This paper reports on temperature and humidity measurements from a series of ice-crystal icing tunnel experiments conducted in June 2018 at the Propulsion Systems Laboratory at the NASA Glenn Research Center. The tests were fundamental in nature and were aimed at investigating the icing processes on a two-dimensional NACA0012 airfoil subjected to artificially generated icing clouds. Prior to the tests on the airfoil, a suite of instruments, including total temperature and humidity probes, were used to characterize the thermodynamic flow and icing cloud conditions of the facility. Two different total temperature probes were used in these tests which included a custom designed rearward facing probe and a commercial self-heating total temperature probe. The rearward facing probe, the main total temperature probe, is being designed to reduce and mitigate the contaminating effects of icing and ingestion of ice crystals and water droplets at the probe’s inlet.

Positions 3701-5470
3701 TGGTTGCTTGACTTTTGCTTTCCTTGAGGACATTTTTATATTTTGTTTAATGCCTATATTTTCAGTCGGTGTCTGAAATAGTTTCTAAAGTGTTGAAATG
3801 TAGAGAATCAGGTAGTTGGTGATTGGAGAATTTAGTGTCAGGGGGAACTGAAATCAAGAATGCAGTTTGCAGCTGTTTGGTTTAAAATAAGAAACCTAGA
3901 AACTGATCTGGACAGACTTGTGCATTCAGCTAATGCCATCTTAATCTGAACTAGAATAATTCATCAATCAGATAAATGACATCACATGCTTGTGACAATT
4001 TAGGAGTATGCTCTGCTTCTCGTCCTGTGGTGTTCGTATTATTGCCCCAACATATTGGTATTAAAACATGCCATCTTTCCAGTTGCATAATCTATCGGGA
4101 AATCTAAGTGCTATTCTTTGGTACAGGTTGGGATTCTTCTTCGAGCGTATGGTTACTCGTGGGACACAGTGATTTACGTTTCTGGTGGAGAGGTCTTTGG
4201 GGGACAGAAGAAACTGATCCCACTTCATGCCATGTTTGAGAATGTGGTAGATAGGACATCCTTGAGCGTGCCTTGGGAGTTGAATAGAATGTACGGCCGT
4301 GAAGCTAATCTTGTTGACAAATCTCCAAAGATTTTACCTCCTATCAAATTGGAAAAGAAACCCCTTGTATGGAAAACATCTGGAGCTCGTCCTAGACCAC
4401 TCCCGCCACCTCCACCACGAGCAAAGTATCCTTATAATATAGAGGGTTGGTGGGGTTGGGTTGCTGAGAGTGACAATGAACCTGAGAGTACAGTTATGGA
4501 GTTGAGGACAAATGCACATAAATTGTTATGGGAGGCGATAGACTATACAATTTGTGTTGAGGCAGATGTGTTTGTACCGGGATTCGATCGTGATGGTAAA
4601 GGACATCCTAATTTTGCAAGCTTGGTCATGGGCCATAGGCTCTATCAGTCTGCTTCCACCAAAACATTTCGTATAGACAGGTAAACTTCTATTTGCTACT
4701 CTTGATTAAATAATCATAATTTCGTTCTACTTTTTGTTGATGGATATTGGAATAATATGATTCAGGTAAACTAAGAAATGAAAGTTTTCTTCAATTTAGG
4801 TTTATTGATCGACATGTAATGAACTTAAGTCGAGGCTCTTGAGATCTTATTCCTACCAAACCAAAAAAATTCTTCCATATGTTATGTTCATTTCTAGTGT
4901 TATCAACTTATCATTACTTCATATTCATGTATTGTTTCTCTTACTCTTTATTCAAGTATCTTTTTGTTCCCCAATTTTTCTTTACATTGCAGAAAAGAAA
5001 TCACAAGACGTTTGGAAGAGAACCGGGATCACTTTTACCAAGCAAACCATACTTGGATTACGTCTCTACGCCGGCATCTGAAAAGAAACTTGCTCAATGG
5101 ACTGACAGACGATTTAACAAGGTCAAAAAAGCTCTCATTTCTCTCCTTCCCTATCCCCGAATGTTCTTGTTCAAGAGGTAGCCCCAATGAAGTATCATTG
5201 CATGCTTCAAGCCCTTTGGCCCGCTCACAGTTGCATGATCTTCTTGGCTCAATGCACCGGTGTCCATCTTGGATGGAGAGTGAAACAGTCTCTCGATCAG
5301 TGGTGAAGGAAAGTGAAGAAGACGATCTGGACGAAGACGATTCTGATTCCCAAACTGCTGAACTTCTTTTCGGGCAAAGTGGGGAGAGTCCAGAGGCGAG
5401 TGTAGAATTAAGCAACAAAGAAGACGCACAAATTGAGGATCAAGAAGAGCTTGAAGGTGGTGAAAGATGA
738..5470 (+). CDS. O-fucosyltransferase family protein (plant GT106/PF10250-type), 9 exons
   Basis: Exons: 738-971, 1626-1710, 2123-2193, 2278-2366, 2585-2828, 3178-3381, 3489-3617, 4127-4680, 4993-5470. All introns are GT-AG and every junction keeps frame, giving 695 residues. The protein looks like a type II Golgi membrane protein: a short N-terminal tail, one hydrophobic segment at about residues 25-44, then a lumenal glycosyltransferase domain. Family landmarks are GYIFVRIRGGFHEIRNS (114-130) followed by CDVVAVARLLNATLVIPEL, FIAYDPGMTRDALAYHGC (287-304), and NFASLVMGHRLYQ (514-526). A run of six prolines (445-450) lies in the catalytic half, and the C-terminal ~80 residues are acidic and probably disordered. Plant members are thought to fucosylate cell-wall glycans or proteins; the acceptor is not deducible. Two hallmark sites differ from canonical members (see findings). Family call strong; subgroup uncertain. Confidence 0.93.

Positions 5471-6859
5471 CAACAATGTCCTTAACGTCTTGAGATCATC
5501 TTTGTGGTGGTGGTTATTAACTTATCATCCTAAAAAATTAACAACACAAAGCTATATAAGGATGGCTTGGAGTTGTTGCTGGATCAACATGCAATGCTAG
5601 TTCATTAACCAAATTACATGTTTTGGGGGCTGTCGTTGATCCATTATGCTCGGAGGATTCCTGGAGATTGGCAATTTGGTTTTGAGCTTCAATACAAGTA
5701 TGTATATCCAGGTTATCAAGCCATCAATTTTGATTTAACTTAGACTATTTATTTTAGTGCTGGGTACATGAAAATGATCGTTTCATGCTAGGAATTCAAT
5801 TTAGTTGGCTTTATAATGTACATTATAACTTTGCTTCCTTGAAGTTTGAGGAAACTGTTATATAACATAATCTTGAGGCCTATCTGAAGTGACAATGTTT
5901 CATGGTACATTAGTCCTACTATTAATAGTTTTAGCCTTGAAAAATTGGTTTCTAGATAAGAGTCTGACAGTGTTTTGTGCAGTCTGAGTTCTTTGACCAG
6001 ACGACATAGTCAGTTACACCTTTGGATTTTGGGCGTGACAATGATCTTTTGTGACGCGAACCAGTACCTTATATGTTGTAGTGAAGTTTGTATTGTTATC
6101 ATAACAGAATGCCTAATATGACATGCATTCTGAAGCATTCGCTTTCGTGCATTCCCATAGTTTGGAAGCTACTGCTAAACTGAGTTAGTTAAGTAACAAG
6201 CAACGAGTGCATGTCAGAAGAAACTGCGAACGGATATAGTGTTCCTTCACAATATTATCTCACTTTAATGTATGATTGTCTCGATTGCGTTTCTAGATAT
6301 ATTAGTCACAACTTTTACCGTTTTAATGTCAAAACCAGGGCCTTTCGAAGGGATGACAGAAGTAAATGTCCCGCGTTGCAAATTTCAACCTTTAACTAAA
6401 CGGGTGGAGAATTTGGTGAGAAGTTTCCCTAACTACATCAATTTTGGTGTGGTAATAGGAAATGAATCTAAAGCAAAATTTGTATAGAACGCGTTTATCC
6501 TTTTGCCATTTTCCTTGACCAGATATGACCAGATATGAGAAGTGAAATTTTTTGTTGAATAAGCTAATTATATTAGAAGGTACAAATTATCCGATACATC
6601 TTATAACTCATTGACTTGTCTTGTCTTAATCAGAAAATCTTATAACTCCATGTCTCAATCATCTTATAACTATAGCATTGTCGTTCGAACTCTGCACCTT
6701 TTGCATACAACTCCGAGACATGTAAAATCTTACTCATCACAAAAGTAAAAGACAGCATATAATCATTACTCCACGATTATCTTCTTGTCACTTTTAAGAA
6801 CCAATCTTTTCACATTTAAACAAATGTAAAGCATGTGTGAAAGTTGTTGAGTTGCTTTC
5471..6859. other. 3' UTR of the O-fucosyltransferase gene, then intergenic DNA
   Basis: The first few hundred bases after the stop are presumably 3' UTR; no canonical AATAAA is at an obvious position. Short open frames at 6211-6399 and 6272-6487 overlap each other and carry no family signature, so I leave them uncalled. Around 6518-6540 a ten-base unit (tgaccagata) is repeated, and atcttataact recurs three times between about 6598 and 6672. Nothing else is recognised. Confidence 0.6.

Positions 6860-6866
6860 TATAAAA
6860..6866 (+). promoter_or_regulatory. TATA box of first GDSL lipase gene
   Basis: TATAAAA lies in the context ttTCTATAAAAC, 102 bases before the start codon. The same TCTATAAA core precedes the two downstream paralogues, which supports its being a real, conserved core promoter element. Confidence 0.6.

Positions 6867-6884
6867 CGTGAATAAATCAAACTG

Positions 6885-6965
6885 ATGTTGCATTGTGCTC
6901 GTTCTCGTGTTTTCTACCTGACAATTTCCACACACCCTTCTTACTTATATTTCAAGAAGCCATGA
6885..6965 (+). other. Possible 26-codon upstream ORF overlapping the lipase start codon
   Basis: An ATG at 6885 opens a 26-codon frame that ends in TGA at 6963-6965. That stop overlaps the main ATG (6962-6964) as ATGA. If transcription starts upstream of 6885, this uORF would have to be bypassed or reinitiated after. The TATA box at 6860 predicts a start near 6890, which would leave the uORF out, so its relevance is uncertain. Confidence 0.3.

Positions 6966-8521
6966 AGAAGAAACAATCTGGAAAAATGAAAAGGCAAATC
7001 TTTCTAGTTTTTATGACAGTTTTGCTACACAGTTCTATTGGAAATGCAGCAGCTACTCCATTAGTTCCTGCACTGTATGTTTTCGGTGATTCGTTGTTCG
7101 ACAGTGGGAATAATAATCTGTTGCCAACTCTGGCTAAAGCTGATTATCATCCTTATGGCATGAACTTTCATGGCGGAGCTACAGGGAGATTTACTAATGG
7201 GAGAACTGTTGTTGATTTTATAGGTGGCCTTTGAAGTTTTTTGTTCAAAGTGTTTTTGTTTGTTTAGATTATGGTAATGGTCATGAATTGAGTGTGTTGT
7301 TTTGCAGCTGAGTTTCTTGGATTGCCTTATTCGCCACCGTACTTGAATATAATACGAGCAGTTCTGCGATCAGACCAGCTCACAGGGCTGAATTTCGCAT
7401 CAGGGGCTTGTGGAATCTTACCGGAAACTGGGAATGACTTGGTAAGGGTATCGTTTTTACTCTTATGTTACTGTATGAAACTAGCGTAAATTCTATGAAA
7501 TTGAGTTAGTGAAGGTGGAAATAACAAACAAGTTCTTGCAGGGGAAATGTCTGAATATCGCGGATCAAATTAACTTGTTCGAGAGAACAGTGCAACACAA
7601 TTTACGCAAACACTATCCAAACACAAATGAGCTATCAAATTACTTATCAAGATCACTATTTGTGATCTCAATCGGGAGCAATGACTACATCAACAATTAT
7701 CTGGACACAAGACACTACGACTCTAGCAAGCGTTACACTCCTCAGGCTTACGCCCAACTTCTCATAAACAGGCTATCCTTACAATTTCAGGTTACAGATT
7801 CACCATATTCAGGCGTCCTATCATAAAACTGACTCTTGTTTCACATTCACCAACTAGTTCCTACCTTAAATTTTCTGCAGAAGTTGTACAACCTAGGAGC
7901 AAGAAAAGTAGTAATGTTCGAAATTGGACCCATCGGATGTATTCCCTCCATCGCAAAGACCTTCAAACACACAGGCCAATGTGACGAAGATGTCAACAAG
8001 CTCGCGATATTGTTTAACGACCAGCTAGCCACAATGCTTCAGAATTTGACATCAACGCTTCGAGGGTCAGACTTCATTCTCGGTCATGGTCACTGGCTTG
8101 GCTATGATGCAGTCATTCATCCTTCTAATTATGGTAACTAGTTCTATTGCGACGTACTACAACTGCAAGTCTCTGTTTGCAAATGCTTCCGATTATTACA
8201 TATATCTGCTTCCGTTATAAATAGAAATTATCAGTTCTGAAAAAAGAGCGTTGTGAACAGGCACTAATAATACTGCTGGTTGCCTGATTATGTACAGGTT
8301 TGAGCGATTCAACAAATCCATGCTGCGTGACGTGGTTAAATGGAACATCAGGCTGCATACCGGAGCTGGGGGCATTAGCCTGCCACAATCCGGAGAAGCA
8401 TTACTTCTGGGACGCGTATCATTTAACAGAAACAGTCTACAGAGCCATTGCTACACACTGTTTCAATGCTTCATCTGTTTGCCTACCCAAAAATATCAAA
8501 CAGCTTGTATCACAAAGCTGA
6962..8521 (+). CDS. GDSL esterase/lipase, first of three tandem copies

Technical Paper

Thin Film Measurement Assessment of the VPCAR Water Recovery System in Partial and Microgravity

The Vapor Phase Catalytic Ammonia Removal (VPCAR) system is being developed to recycle water for future NASA Exploration Missions [1,2,3,4,5]. Reduced gravity testing of the VPCAR System has been initiated to identify any potential problems with microgravity operation. Two microgravity testing campaigns have been conducted on NASA's C-9B Reduced Gravity Aircraft. These tests focused on the fluid dynamics of the unit's Wiped-Film Rotating Disk (WFRD) evaporator. The experiments used a simplified system to study the process of forming a thin film on a rotating disk. The configuration simulates the application of feed in the VPCAR's WFRD evaporator. The first round of aircraft testing, which was completed in early 2006, indicated that a problem with microgravity operation of the WFRD existed. It was shown that in reduced gravity the VPCAR wiper did not produce a uniform thin film [6]. The film was thicker near the axis of rotation where centrifugal forces are small.
Technical Paper

The CEV Smart Buyer Team Effort: A Summary of the Crew Module & Service Module Thermal Design Architecture